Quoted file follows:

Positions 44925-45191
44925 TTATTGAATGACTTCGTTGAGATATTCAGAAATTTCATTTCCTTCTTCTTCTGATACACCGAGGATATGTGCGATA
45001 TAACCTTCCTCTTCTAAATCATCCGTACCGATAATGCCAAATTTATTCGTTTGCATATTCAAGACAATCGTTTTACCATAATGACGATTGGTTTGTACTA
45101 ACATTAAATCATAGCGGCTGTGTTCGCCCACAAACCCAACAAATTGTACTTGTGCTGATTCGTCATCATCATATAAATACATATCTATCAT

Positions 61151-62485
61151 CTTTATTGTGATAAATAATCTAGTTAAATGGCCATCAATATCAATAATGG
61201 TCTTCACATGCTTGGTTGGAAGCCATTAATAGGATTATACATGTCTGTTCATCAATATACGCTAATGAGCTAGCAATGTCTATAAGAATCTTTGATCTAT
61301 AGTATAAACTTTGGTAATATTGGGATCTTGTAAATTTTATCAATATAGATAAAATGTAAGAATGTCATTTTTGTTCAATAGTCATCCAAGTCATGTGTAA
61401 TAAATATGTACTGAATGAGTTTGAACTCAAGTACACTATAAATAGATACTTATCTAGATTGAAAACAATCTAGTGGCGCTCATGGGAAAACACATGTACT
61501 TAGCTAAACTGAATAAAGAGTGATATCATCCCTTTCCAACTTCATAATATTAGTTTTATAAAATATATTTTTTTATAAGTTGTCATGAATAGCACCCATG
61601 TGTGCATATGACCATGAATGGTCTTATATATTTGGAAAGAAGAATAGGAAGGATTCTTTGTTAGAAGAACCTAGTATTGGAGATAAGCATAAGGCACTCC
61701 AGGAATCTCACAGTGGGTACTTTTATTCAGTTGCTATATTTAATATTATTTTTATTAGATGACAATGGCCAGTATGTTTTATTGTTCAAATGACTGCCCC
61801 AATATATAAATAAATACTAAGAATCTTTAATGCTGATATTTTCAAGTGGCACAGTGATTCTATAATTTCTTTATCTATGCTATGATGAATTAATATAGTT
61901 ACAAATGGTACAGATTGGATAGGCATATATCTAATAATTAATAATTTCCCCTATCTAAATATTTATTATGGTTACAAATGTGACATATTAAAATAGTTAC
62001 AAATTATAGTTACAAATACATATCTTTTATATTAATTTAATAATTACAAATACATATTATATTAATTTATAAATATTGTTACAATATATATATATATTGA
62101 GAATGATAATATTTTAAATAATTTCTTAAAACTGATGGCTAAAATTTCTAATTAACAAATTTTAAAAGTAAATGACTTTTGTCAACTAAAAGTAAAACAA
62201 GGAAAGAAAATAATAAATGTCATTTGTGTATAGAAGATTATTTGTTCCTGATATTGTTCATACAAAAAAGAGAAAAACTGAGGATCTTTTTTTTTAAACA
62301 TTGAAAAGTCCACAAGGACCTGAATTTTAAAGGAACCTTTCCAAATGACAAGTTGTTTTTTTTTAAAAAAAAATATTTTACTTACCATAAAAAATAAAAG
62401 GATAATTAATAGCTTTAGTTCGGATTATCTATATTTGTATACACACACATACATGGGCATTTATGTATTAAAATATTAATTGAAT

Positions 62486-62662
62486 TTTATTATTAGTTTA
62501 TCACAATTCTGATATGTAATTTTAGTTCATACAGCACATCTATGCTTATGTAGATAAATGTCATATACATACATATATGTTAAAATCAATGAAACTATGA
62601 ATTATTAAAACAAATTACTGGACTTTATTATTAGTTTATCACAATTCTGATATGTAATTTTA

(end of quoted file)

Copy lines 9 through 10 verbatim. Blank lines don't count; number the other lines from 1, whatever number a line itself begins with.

61401 TAAATATGTACTGAATGAGTTTGAACTCAAGTACACTATAAATAGATACTTATCTAGATTGAAAACAATCTAGTGGCGCTCATGGGAAAACACATGTACT
61501 TAGCTAAACTGAATAAAGAGTGATATCATCCCTTTCCAACTTCATAATATTAGTTTTATAAAATATATTTTTTTATAAGTTGTCATGAATAGCACCCATG